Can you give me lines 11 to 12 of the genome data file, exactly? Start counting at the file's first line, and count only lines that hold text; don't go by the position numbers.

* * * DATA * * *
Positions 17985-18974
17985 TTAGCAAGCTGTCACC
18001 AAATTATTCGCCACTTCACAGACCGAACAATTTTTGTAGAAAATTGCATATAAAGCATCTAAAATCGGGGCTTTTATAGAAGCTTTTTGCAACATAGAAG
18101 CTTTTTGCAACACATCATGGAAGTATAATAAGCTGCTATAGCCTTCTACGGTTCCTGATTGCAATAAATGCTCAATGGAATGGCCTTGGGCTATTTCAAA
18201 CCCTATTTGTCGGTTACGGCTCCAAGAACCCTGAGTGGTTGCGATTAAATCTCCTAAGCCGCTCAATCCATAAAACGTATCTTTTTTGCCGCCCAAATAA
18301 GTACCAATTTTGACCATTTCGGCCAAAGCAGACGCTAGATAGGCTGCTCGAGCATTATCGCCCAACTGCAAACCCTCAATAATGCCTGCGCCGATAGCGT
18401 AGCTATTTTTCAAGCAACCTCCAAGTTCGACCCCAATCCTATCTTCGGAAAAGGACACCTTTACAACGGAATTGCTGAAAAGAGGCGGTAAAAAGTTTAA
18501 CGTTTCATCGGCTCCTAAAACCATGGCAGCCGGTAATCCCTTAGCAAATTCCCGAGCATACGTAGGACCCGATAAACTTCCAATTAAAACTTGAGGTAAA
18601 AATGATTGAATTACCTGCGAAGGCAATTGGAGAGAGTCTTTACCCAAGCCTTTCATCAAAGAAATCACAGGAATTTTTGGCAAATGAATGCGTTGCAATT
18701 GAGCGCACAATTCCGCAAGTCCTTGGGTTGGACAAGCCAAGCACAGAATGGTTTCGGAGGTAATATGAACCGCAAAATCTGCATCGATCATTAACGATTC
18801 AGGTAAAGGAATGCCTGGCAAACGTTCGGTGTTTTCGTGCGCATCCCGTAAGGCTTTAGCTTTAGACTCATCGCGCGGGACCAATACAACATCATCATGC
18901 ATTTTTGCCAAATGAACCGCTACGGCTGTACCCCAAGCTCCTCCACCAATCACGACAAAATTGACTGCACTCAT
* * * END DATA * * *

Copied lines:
18801 AGGTAAAGGAATGCCTGGCAAACGTTCGGTGTTTTCGTGCGCATCCCGTAAGGCTTTAGCTTTAGACTCATCGCGCGGGACCAATACAACATCATCATGC
18901 ATTTTTGCCAAATGAACCGCTACGGCTGTACCCCAAGCTCCTCCACCAATCACGACAAAATTGACTGCACTCAT